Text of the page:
International Symposium on Antennas and Propagation


Session Number:3D07



A CFAR Circuit of Detecting Spatially Correlated Target for Automotive UWB Radars

Satoshi Takahash,  


Publication Date:2008/10/27

Online ISSN:2188-5079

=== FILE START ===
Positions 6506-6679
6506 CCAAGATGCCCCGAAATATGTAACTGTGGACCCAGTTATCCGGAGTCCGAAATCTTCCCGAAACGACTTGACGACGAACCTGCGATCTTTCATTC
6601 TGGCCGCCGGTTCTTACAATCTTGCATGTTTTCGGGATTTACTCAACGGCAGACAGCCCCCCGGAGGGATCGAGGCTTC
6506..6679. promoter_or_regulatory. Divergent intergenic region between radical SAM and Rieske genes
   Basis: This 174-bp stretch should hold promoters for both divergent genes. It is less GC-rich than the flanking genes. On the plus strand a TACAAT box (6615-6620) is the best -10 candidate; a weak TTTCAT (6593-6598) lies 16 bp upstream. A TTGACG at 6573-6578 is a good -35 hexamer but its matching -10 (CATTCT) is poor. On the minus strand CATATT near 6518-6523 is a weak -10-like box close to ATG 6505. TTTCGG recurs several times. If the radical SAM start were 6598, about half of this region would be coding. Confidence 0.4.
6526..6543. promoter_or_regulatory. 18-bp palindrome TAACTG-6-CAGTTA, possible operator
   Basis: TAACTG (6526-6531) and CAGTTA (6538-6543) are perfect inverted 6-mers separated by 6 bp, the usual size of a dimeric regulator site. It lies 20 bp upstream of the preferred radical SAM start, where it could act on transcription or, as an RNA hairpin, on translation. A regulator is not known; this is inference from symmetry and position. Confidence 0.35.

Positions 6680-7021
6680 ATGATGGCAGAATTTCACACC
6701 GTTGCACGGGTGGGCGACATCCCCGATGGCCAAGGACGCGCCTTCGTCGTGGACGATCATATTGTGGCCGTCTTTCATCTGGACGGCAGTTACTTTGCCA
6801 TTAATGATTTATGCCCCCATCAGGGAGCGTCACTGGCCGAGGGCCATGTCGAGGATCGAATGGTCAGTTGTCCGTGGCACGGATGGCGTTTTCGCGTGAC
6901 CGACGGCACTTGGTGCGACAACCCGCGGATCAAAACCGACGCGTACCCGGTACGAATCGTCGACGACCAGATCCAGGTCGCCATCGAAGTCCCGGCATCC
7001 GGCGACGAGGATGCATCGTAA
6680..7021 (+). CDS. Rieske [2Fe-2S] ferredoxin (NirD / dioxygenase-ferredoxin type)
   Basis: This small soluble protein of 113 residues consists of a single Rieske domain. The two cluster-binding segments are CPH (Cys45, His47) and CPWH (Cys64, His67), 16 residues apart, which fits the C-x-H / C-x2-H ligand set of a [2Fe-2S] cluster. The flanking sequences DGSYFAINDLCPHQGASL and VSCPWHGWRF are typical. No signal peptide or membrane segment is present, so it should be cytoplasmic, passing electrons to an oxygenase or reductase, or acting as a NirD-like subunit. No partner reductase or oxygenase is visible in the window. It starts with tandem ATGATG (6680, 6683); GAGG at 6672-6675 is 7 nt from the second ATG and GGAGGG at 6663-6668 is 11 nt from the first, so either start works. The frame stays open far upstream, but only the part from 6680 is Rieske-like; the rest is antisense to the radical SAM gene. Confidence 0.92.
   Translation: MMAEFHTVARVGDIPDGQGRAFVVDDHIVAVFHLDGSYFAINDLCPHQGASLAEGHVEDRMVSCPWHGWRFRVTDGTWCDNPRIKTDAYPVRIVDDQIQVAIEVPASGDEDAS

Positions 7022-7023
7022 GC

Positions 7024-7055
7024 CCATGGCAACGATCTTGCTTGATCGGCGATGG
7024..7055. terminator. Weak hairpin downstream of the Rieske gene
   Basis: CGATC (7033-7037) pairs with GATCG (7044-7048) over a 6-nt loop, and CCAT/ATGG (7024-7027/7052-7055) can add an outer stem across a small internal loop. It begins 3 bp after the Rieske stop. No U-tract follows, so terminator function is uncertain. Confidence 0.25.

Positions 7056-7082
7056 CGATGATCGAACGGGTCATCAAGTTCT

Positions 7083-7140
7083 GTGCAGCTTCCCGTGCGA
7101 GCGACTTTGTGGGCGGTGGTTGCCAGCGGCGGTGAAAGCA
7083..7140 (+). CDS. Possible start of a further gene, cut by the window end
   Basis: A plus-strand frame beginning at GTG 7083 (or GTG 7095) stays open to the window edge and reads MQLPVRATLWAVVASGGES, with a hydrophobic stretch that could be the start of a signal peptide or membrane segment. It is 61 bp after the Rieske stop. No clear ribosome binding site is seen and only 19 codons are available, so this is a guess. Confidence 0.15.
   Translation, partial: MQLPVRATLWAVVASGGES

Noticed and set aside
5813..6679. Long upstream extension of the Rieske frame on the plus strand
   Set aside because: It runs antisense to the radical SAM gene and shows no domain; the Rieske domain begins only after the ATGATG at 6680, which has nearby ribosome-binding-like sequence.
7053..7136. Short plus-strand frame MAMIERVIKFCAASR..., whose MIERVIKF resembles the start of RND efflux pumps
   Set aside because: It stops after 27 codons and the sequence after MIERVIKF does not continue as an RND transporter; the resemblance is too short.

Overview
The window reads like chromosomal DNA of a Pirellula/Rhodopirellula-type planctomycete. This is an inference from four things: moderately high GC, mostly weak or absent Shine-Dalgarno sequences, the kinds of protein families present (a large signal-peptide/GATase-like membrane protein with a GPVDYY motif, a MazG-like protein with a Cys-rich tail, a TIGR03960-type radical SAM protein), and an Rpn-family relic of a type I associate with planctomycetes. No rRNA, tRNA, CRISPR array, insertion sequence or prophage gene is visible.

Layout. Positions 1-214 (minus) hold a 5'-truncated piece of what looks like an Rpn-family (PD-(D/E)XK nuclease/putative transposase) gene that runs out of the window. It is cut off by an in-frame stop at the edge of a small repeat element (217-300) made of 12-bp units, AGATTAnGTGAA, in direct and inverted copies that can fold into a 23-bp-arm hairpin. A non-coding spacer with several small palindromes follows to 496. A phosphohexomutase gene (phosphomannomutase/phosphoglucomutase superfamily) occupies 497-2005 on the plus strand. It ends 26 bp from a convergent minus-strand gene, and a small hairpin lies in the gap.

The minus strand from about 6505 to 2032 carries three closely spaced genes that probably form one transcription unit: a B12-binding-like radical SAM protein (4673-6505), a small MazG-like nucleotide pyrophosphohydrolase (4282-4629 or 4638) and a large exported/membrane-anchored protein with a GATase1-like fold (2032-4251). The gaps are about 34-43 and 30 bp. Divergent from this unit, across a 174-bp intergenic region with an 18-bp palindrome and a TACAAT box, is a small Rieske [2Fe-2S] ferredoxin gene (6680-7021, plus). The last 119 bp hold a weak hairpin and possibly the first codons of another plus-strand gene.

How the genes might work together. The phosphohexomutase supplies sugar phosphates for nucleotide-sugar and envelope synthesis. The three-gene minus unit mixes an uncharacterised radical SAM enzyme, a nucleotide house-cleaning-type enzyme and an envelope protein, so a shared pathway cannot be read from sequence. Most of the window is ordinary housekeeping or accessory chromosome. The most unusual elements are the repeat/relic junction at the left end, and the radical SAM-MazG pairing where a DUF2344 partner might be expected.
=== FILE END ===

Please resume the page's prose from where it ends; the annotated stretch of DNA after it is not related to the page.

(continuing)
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Automotive radars for potential accident reduction and for autonomous cruse control were available in 1999, and 77 GHz long-range radars and 24 GHz short-range radars are developing [1]. 79-GHz shortrange automotive radars have a bandwidth of 4 GHz, a maximum range of 30 m, and a range resolution of 5 cm. Radar reception signals often contain unwanted echoes, called "radar clutter." Moving target indication (MTI) is a possible way for detecting a target with a motionless radar and the clutter objects are motionless, too. Automatic target detection with a fixed threshold encounters an increase in a probability that the radar faulty detect a target when there is no target. Constant false alarm rate (CFAR) circuits measure local mean amplitude to suppress an increase in the false alarm rate. CFAR adjusts the threshold adaptively using the average samples [2]. Radar echoes tend to have high peak-to-average power ratio an increase in a resolution, then the the echoes are referred to as spiky. For sea clutter, there are many echoes from sea surface facets within the radar illumination area and the resulting signal obeys Rayleigh distribution because of the central limit theorem. With high resolution radars, however, a few facets contribute the resulting signal and their mutual interferences characterize spiky clutter [3]. The amplitude fluctuation has been modeled as Weibull distribution, log-normal distribution, and K-distribution. Various modifications of CFAR circuits, such as ordered-statistics CFAR, cell-average CFAR, and and-or CFAR, are examined for automotive radars [4]. In this paper, a CFAR circuit that measures local mean powers of both target and clutter is proposed. High resolution automotive radars would receive spiky signals not only for clutter but also for target. Spatial correlation is introduced to evaluate performance of the proposed method, because automotive radars have higher range resolution that target and clutter would occupy several range cells, and spatial correlation increases a required target signal power for detection.